Welcome back to the series where we put some of anime and manga’s most notable creators under the spotlight. Last time we covered one of Japan’s most prolific horror writers, so today we’re going to take a closer look at an undisputed master of another genre: sports.
We all know anime have the distinct capability to make compelling series out of any particular sport — association football has Captain Tsubasa, basketball has Slam Dunk, tennis has The Prince of Tennis, American football has Eyeshield 21, and even boxing is covered by Hajime no Ippo, just to name a few of the famous ones. The 2010s have also seen a rise in popular sports anime, such as Free! (freestyle swimming), Kuroko no Basuke (basketball), Haikyuu!! (volleyball), and Yuri!!! on Ice (male figure skating). But while writers of sports manga typically focus on one particular sport (for example, the creator of Slam Dunk also made Real, a manga focusing on basketball players on wheelchairs), the man we’re going to take a look at today is responsible for creating multiple influential series featuring different sports. Meet Ikki Kajiwara.
The man himself.
Even from his childhood, his friends and family noted him to have a fighting spirit within him and the temperament to match, which escalated to the extent that even his teacher thought he didn’t have the brains to be in a private school. Later on, he and his family would live through World War II, and even after he would continue to be a problem student in school. He originally wanted to be a novelist, but when a few of the higher ups at a major manga magazine approached him to create a series for them, he came up with his first big hit, Star of the Giants. The rest, as they say, is history… history we’ll be looking at now.
Before we jump in, it is worth mentioning that Kajiwara does not usually do the artwork in his own series, and that he worked with many different artists throughout his career. We’ll mention each of the artists that helped shape his greats. Bear also in mind that these are by no means his only works, as Kajiwara has created a great many more series covering a whole slew of different sports. Be sure to check out the man’s other works!
While it may not have as big of a name recognition today, there is no denying its influence on anime. Not only does its creation in 1966 place it among the first sports manga (thus paving the road for other, more well-known series in later decades), it is also the reason why most other baseball-centric anime focuses on the pitcher instead of other positions. Big Windup? Yes. Ace of Diamond? Yes. The works of Mitsuru Adachi like Touch and Cross Game? Yes and yes.
2. Tiger Mask
While at first it may seem like simply another sports series, Tiger Mask has grown to become so much more. Pro wrestling is quite popular in Japan and there have been no less than five real-life pro wrestlers to wear an actual tiger mask in the ring, patterned of course after Naoto’s own iconic mask. It started in the 1980s with Satoru Sayama wearing the mask, which then went from wrestler to wrestler in a tradition that continues to this day. During Sayama’s tenure in the mask, he even had a memorable rivalry with British pro wrestler The Dynamite Kid.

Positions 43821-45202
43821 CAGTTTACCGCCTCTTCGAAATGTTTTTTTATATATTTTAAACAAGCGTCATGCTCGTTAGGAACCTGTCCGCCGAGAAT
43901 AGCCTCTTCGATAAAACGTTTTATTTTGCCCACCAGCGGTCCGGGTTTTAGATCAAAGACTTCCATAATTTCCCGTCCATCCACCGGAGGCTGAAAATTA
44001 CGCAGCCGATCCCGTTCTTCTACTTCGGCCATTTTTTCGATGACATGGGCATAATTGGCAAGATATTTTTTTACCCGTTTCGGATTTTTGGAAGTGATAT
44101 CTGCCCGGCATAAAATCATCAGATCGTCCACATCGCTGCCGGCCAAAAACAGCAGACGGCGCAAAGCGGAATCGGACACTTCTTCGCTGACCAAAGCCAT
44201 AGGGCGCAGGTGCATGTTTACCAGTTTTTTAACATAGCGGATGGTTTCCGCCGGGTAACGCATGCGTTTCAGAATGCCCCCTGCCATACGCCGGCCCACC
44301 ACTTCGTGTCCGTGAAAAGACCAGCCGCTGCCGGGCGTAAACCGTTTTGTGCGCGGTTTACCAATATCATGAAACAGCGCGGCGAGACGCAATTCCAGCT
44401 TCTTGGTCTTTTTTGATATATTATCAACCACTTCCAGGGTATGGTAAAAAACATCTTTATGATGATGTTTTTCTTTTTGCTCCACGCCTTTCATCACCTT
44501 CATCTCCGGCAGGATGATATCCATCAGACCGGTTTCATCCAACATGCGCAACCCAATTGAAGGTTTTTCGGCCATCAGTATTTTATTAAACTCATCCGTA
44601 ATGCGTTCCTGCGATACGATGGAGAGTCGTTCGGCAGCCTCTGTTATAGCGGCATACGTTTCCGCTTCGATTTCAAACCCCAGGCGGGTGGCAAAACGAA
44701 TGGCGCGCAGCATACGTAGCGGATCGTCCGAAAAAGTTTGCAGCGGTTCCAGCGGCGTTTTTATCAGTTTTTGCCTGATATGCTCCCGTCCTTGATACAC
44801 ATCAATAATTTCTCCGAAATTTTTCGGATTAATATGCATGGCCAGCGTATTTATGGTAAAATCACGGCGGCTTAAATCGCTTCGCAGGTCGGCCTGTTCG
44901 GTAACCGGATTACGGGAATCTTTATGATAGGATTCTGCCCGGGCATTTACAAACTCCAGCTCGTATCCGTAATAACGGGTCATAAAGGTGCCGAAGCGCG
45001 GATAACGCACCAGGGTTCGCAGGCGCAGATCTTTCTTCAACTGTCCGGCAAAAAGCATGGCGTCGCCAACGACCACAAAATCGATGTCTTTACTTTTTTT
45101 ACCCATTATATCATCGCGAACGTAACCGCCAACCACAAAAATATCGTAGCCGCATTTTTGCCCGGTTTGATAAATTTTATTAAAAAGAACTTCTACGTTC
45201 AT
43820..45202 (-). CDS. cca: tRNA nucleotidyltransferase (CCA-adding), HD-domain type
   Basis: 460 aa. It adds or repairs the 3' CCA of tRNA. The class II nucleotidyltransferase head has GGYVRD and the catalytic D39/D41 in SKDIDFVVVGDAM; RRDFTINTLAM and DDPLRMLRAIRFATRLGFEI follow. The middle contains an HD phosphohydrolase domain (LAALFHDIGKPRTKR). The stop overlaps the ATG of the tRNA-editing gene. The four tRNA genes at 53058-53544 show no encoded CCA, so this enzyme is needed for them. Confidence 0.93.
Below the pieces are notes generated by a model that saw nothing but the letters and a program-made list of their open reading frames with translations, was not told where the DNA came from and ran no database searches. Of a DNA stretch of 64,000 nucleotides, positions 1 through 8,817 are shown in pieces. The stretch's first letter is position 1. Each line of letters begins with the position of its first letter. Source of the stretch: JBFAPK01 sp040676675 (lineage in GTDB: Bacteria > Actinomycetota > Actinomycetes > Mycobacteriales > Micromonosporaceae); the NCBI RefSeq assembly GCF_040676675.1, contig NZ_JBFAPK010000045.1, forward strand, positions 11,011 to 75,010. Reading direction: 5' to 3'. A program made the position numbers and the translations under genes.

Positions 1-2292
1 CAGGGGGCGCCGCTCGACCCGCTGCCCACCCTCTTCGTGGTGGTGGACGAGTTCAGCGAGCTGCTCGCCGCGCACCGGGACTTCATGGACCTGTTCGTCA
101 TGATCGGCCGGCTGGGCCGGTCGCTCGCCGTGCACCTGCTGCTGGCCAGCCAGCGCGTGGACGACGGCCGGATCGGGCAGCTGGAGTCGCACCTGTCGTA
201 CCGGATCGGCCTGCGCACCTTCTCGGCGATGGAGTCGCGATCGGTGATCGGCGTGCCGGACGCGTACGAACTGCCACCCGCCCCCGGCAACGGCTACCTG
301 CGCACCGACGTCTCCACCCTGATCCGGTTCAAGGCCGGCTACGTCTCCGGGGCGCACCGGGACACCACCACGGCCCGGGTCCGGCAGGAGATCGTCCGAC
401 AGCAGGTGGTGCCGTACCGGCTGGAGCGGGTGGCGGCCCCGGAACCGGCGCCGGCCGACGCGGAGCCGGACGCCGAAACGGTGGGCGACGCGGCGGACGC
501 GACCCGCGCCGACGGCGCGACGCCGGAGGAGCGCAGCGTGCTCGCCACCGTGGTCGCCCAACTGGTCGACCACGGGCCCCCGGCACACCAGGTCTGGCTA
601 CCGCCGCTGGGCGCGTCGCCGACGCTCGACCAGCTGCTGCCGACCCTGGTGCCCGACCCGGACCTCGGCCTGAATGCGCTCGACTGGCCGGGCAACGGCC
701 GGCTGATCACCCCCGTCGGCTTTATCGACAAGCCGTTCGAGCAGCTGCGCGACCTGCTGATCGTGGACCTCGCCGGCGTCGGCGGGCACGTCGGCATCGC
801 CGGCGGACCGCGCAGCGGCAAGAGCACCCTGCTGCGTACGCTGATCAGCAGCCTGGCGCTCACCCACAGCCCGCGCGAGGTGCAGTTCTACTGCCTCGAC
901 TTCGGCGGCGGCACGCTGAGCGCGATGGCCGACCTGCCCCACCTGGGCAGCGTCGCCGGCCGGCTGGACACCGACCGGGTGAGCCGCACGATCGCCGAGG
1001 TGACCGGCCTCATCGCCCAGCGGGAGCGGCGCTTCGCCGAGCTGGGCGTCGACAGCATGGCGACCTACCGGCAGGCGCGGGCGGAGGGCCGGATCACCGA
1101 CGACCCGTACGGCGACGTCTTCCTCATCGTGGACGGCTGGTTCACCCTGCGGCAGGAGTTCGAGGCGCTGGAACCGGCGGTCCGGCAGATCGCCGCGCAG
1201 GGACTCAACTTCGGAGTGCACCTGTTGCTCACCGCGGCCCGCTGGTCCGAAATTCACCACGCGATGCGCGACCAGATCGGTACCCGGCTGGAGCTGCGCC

Satoru Sayama as the first real-life Tiger Mask.
3. Ashita no Joe
While largely unknown outside of its home country, it is unimaginably popular in Japan. It also tackles many societal issues such as poverty, parental abandonment, and youth criminality, told through Joe’s boxing journey. In fact, during Joe’s time in prison a boxing tournament was set up with the help of both the wardens and the prison’s benefactor, which in the long run proves to be a healthy outlet for all the inmates. This also conveniently sets up the rivalries Joe cultivates with various other inmates, which is of course a staple of shonen anime. In this way, Kajiwara demonstrates how unfavourable social conditions could lead young people to a life of crime, and how sports (in this case, boxing) can allow them to reenter society and contribute to it. Moreover, the local neighbourhood in which Joe and Tange eventually open their gym rally behind them, seeing them as the social champions of their people.
Fun fact: a new boxing-focused anime series, Megalo Box, started airing in April of 2018 as a commemoration of Ashita no Joe's 50th anniversary! As well, it is also worth mentioning again just how well-loved this series is in Japan. When a certain significant character dies (we won’t spoil who, or how), the country mourned them so much an actual, real-life funeral was held in their honour! How many other series can claim that level of popularity with the fans?
At the end of the day, Kajiwara’s works stand out from the rest because it is so different from most other offerings out there. Where most sports anime focus on the sport in and of itself (usually by focusing on the rules and techniques of the sport), Kajiwara weaves his stories and characters through real and relatable social issues as told through their progressive careers in whatever sport is central, which helps ground his stories and make us care about his characters all that much more. Whether or not you’re a sports fan, we definitely urge you to give one of his stories a try. It might just help you appreciate the place of sports in our society that little bit more.